DLP is one of a dozen or so names for this market; others are information leak prevention and content monitoring and filtering. To further complicate matters, data loss prevention is so generic a term it could easily apply to any data protection technology; everything from encryption to port-blocking tools is hopping on the DLP bandwagon. While early tools were tightly focused on preventing data leaks on the network, the market is rapidly evolving toward robust solutions that protect data in motion on the network, at rest in storage and in use on the desktop, all based on deep content inspection and analysis.

So DLP is a class of products that, based on central policies, identify, monitor and protect data at rest, in motion and in use, through deep content analysis. Other defining characteristics are:

  • Broad content coverage across multiple platforms and locations
  • Central policy management
  • Robust workflow for incident handling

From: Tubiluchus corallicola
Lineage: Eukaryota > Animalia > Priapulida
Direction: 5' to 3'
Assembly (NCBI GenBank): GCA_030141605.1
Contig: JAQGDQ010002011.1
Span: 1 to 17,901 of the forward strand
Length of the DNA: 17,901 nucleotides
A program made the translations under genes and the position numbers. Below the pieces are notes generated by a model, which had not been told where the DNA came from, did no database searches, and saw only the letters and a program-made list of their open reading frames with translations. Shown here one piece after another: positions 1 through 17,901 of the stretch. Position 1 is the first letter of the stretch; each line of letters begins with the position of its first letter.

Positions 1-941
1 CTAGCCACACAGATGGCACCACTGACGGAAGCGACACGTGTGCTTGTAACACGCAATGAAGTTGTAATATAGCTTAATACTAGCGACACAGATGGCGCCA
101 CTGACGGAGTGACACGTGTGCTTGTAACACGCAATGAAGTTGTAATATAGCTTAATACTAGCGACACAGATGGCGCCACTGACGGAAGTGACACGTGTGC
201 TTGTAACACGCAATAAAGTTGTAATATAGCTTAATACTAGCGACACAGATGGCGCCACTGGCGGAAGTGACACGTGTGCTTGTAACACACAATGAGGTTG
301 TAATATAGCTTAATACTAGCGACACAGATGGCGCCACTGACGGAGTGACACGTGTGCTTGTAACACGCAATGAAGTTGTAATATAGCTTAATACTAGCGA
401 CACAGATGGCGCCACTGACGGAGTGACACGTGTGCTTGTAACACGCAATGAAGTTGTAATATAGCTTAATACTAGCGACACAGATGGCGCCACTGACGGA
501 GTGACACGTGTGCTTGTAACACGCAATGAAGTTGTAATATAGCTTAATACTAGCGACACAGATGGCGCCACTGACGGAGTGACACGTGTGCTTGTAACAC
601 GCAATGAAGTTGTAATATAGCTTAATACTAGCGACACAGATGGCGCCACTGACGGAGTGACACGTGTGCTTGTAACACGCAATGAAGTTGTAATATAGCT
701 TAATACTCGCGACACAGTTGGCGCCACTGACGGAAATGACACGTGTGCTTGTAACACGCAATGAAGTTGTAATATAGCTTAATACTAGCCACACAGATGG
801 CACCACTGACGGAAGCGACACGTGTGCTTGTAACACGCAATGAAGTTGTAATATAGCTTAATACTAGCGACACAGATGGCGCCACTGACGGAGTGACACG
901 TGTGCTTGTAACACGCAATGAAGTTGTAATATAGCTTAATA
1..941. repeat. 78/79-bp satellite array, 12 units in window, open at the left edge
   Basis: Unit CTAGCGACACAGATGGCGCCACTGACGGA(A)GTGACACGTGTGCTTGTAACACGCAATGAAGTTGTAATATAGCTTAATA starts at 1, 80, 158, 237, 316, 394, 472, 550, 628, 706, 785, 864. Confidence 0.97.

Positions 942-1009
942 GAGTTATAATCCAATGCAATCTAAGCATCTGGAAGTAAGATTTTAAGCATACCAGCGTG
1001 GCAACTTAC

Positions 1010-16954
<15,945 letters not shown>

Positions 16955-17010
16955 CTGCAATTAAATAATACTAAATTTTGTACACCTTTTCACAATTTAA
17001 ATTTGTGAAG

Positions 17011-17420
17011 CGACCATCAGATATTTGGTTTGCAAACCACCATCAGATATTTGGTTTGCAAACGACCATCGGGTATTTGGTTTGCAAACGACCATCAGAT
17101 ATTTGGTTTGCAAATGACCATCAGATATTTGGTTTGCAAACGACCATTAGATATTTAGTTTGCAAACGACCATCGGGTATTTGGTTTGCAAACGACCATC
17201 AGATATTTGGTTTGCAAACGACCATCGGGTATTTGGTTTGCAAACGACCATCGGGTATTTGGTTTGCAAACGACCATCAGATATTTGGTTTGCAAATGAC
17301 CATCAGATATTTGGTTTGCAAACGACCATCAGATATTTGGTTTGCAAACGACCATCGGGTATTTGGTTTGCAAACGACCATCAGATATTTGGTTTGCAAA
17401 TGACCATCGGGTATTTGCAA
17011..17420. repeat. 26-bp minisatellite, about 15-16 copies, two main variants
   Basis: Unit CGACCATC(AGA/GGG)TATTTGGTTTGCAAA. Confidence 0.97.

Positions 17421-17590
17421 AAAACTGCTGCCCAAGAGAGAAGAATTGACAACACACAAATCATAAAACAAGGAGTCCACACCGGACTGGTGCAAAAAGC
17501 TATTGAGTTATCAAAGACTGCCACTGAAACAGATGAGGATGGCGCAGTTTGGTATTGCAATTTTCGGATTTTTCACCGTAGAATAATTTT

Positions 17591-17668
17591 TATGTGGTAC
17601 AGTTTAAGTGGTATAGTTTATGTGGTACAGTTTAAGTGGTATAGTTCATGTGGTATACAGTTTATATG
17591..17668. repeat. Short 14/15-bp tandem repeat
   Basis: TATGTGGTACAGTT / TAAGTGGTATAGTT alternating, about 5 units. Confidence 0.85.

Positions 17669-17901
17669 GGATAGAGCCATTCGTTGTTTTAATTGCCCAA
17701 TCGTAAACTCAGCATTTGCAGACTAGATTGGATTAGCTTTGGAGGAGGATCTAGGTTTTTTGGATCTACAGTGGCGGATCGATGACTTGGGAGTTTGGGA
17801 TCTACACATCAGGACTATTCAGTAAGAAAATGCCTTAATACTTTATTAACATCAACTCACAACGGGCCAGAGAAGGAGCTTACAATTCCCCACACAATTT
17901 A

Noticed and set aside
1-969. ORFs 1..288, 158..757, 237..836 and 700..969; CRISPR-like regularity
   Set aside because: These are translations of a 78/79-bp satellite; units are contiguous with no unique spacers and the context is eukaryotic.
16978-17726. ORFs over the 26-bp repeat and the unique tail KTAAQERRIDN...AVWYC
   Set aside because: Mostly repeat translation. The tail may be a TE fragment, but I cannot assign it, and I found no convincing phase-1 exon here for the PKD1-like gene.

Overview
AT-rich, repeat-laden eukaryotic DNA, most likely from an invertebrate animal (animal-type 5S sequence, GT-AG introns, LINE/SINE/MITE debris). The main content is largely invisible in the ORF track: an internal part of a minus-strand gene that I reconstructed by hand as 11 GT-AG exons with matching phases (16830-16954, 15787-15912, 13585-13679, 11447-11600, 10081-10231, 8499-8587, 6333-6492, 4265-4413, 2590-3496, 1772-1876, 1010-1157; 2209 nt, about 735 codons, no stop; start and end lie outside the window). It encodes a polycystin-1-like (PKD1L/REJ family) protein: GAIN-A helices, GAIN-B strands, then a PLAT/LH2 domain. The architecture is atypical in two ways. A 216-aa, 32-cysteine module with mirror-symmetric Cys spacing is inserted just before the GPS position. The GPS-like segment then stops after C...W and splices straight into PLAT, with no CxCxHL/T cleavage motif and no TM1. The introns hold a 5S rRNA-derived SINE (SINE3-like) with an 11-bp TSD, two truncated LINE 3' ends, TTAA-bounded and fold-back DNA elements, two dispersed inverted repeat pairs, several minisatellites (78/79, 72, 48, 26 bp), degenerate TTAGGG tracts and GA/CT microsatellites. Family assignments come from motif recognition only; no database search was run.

It's important to recognize that DLP solutions are very effective at reducing the risk of accidental disclosures or data leakage through a bad business process, but offer minimal protection against malicious attacks. A smart internal or external attacker can easily circumvent most DLP tools, but the risk of inadvertent exposure is usually greater than that of a targeted attack.

Long before contacting DLP vendors, set expectations and decide what content needs protection and how to protect it. Pull together a project team with representatives from major stakeholders including security, messaging, desktop management, networking, human resources and legal, and define protection goals, including content and enforcement actions. This is when you set expectations; educating project members on what's realistic with DLP can help avoid pitfalls that derail deployment.

These protection goals help determine required features. They'll establish needs for content analysis techniques, breadth of coverage (network/storage/endpoint), infrastructure integration, workflow, and enforcement requirements. You can decide if you need a full suite, dedicated DLP solution or just the DLP features of an existing product. Then, translate these requirements into an RFI or draft RFP and start contacting vendors.

Most organizations find that content analysis techniques, architecture, infrastructure integration and workflow are the top priorities in selecting a product.